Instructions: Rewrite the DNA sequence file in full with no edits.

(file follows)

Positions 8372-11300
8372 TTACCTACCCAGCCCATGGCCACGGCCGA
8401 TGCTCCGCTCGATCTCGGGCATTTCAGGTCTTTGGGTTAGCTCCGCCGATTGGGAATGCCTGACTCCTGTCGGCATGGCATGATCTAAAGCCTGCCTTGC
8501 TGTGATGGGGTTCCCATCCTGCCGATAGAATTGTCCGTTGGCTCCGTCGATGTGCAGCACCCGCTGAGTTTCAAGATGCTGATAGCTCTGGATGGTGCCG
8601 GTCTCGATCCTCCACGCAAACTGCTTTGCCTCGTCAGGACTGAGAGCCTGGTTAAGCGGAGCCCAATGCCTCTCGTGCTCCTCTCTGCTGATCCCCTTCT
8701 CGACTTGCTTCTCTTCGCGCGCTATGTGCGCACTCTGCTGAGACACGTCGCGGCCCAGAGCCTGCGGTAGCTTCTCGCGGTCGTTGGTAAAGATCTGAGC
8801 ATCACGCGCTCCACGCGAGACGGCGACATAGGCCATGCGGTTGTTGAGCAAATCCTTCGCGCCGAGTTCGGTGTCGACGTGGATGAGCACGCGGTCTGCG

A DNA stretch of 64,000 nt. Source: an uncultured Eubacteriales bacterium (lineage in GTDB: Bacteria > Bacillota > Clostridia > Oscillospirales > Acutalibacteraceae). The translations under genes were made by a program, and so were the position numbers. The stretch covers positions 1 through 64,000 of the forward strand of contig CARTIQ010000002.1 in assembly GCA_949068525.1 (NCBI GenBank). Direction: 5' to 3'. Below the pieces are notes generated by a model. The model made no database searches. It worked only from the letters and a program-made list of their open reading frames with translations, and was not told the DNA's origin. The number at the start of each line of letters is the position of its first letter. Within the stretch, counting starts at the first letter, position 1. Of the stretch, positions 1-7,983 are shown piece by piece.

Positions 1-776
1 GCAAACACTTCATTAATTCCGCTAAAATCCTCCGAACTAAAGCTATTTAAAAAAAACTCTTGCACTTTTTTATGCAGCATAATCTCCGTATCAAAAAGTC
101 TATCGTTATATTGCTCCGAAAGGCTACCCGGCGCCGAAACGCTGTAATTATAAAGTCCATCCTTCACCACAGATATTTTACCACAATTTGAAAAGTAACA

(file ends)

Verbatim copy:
Positions 8372-11300
8372 TTACCTACCCAGCCCATGGCCACGGCCGA
8401 TGCTCCGCTCGATCTCGGGCATTTCAGGTCTTTGGGTTAGCTCCGCCGATTGGGAATGCCTGACTCCTGTCGGCATGGCATGATCTAAAGCCTGCCTTGC
8501 TGTGATGGGGTTCCCATCCTGCCGATAGAATTGTCCGTTGGCTCCGTCGATGTGCAGCACCCGCTGAGTTTCAAGATGCTGATAGCTCTGGATGGTGCCG
8601 GTCTCGATCCTCCACGCAAACTGCTTTGCCTCGTCAGGACTGAGAGCCTGGTTAAGCGGAGCCCAATGCCTCTCGTGCTCCTCTCTGCTGATCCCCTTCT
8701 CGACTTGCTTCTCTTCGCGCGCTATGTGCGCACTCTGCTGAGACACGTCGCGGCCCAGAGCCTGCGGTAGCTTCTCGCGGTCGTTGGTAAAGATCTGAGC
8801 ATCACGCGCTCCACGCGAGACGGCGACATAGGCCATGCGGTTGTTGAGCAAATCCTTCGCGCCGAGTTCGGTGTCGACGTGGATGAGCACGCGGTCTGCG

A DNA stretch of 64,000 nt. Source: an uncultured Eubacteriales bacterium (lineage in GTDB: Bacteria > Bacillota > Clostridia > Oscillospirales > Acutalibacteraceae). The translations under genes were made by a program, and so were the position numbers. The stretch covers positions 1 through 64,000 of the forward strand of contig CARTIQ010000002.1 in assembly GCA_949068525.1 (NCBI GenBank). Direction: 5' to 3'. Below the pieces are notes generated by a model. The model made no database searches. It worked only from the letters and a program-made list of their open reading frames with translations, and was not told the DNA's origin. The number at the start of each line of letters is the position of its first letter. Within the stretch, counting starts at the first letter, position 1. Of the stretch, positions 1-7,983 are shown piece by piece.

Positions 1-776
1 GCAAACACTTCATTAATTCCGCTAAAATCCTCCGAACTAAAGCTATTTAAAAAAAACTCTTGCACTTTTTTATGCAGCATAATCTCCGTATCAAAAAGTC
101 TATCGTTATATTGCTCCGAAAGGCTACCCGGCGCCGAAACGCTGTAATTATAAAGTCCATCCTTCACCACAGATATTTTACCACAATTTGAAAAGTAACA